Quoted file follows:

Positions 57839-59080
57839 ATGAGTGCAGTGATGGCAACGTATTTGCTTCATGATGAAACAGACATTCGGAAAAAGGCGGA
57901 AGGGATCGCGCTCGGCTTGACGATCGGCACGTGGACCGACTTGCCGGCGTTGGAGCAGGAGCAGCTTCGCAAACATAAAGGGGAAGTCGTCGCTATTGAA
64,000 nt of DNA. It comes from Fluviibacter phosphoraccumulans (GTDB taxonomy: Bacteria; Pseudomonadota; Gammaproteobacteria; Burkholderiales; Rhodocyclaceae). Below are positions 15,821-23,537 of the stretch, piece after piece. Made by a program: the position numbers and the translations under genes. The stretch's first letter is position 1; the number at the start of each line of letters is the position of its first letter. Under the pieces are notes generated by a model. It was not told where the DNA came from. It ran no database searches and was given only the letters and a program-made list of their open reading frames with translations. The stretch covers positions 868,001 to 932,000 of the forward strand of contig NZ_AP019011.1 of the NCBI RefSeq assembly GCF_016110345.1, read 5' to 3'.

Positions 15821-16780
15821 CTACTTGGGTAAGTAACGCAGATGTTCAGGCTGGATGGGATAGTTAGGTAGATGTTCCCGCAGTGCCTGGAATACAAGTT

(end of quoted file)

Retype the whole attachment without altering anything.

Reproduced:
Positions 57839-59080
57839 ATGAGTGCAGTGATGGCAACGTATTTGCTTCATGATGAAACAGACATTCGGAAAAAGGCGGA
57901 AGGGATCGCGCTCGGCTTGACGATCGGCACGTGGACCGACTTGCCGGCGTTGGAGCAGGAGCAGCTTCGCAAACATAAAGGGGAAGTCGTCGCTATTGAA
64,000 nt of DNA. It comes from Fluviibacter phosphoraccumulans (GTDB taxonomy: Bacteria; Pseudomonadota; Gammaproteobacteria; Burkholderiales; Rhodocyclaceae). Below are positions 15,821-23,537 of the stretch, piece after piece. Made by a program: the position numbers and the translations under genes. The stretch's first letter is position 1; the number at the start of each line of letters is the position of its first letter. Under the pieces are notes generated by a model. It was not told where the DNA came from. It ran no database searches and was given only the letters and a program-made list of their open reading frames with translations. The stretch covers positions 868,001 to 932,000 of the forward strand of contig NZ_AP019011.1 of the NCBI RefSeq assembly GCF_016110345.1, read 5' to 3'.

Positions 15821-16780
15821 CTACTTGGGTAAGTAACGCAGATGTTCAGGCTGGATGGGATAGTTAGGTAGATGTTCCCGCAGTGCCTGGAATACAAGTT